How to Crochet a Foundation Chain (chain stitch) for Beginners
My first attempt at crochet was a failure. I tried over and over to figure out what I was doing wrong, but it was hopeless. The pot holder I was working on only got smaller and smaller. Eventually I gave up. Ten years later, I finally figured out where I went wrong. It was chaining. I failed at chaining.
Chaining is a simple skill, but an extremely important one in crochet. For some reason, I just couldn’t get a grip on the concept when I first picked up a hook all those years ago. If you are a crochet beginner, I’d like to save you my frustration.
First, let me explain what chaining is. Chaining in crochet is when you create a loop (called a stitch in crochet) by pulling the yarn through an existing loop (stitch) with your hook. Most crochet projects start with a foundation chain, which is simply a series of loops (stitches) specified by your pattern.
For instance, your pattern might say, “Start by chaining 25”. This means make 25 loops. These 25 loops are hooked together creating one foundation chain. The rest of your crochet project is built by adding to this foundation chain.
Step-by-Step Foundation Chain Tutorial
Hold the base of the slip-knot and bring the yarn over the hook from the back to the front.
Pull the yarn through the slip-knot. This makes one chain, sometimes called a chain-stitch. Note: The slip-knot does not count as a chain.
Repeat steps two & three as many times as your pattern states. For instance, if your pattern calls for chaining 25 then you would do steps two & three 25 times.
After each new stitch, be sure to always move your thumb and pointer (index) finger up the chain closer to the crochet hook. This helps you to control the work. To keep the starting chain stitches from becoming too tight, you should also pull each new stitch up onto the working area of the hook.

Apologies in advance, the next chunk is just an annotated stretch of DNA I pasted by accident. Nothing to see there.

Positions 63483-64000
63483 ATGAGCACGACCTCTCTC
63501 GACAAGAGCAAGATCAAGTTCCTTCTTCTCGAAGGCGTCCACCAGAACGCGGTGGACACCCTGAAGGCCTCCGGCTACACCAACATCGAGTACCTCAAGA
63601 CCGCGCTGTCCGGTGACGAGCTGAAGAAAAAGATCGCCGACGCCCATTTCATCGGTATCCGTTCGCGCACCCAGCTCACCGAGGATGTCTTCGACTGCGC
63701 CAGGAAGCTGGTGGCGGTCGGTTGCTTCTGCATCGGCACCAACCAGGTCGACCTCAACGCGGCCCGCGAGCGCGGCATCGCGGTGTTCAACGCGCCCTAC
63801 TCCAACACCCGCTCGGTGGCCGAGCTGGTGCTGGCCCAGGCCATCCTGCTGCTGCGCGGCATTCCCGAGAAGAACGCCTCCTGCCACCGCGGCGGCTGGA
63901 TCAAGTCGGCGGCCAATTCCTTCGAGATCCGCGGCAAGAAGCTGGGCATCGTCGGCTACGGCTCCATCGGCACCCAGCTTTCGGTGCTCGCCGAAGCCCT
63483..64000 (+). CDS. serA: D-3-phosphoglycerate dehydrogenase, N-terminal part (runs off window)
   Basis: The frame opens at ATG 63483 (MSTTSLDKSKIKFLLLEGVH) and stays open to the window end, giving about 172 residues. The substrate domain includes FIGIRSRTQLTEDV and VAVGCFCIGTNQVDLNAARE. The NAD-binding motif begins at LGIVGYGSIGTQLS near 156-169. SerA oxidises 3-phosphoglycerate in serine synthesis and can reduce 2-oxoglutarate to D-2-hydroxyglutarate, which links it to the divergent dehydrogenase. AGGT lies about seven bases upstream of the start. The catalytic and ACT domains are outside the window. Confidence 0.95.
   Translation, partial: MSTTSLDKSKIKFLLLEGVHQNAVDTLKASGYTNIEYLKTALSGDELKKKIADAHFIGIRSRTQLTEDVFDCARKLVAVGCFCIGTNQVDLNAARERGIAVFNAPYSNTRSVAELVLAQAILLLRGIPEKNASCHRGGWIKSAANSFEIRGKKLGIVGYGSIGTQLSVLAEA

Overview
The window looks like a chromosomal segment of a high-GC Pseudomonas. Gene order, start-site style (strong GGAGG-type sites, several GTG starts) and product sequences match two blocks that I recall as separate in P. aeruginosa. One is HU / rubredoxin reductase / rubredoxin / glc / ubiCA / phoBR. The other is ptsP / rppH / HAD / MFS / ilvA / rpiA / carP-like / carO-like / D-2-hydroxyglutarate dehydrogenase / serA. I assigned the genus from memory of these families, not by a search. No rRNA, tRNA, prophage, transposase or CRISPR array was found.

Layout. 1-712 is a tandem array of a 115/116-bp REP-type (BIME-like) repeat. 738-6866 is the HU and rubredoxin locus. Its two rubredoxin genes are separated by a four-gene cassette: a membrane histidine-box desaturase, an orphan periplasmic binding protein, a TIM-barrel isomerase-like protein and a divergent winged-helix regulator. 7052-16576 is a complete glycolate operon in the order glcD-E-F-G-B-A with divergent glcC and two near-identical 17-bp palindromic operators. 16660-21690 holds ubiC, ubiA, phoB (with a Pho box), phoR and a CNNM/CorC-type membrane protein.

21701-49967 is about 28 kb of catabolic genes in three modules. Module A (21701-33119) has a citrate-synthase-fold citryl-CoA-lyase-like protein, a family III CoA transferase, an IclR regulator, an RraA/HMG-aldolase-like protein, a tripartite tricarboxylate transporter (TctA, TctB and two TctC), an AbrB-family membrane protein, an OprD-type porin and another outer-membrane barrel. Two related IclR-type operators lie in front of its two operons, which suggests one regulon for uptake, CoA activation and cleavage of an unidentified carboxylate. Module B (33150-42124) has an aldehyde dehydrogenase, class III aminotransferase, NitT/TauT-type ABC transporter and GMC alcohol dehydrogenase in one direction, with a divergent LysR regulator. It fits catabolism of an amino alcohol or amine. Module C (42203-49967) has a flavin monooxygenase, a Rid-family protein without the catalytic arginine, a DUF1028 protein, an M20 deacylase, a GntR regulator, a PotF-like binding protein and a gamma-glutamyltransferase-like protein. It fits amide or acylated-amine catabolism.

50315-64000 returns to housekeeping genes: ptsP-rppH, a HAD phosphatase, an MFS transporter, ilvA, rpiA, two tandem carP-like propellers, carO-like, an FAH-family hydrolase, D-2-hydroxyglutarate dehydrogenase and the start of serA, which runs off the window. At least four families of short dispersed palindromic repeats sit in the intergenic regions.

Note: The working part of the hook is also called the shank or the shaft. It is located between the head/hook and the grip/thumb rest. In the above picture it is right where my foundation chain is attached to the hook. To review the anatomy of a crochet hook see Crochet Beginner Series: How to Pick Your First Crochet Hook.
You should practice creating chains until you are comfortable with the flow of yarn and your grip of the crochet hook. In the beginning, your work may be uneven. Some chain stitches may be loose while others are tight. While you’re learning, try to keep the chain stitches loose. This will make it easier for you to build onto the foundation chain. As your skill increases, the foundation chain should be firm, but not tight, with all chain stitches even in size.
Once your foundation chain is complete, turn your work and build the rest of your crochet project by creating new stitches through each loop of the foundation chain.
Are you ready to master the chain stitch?
Until next time…. Happy Crocheting!
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